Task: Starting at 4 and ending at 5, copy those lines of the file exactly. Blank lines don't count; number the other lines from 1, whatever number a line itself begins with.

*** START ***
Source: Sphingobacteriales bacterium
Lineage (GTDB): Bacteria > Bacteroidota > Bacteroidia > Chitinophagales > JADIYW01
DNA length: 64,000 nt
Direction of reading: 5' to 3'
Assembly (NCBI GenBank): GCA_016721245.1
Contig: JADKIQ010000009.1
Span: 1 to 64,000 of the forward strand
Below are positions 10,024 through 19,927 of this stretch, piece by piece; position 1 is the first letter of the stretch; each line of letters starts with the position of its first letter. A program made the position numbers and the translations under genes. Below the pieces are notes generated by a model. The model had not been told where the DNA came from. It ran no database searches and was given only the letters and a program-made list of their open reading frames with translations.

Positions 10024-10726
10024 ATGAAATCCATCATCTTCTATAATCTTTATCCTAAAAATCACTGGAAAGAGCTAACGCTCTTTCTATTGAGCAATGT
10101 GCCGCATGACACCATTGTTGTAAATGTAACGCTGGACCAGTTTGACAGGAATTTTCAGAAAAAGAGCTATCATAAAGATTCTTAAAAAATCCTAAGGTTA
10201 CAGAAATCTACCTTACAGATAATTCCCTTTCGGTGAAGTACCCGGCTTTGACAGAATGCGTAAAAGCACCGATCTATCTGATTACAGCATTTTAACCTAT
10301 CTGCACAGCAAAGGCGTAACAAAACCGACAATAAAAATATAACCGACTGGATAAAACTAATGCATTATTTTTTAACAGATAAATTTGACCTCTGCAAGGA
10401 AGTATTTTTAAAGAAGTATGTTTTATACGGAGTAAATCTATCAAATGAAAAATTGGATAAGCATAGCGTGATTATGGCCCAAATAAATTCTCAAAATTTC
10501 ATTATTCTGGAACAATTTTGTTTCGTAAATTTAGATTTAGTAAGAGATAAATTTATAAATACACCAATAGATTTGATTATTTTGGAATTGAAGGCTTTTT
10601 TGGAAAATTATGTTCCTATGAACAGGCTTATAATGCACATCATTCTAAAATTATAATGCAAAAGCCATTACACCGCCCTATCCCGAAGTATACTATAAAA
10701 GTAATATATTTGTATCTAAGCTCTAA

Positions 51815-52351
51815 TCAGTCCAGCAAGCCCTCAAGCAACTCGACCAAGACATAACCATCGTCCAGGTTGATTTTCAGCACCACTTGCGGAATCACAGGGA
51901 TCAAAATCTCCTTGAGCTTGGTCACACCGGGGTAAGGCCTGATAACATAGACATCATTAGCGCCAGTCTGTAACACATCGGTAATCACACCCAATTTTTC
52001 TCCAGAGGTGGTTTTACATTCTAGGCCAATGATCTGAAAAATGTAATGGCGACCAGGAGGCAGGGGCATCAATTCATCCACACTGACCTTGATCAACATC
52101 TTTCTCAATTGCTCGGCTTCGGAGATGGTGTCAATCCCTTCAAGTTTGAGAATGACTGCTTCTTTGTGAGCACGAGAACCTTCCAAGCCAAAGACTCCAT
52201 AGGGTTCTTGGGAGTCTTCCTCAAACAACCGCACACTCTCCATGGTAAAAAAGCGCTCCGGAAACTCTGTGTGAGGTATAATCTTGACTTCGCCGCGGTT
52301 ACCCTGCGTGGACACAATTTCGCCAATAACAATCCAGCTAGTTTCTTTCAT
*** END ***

Direction of reading: 5' to 3'
Assembly (NCBI GenBank): GCA_016721245.1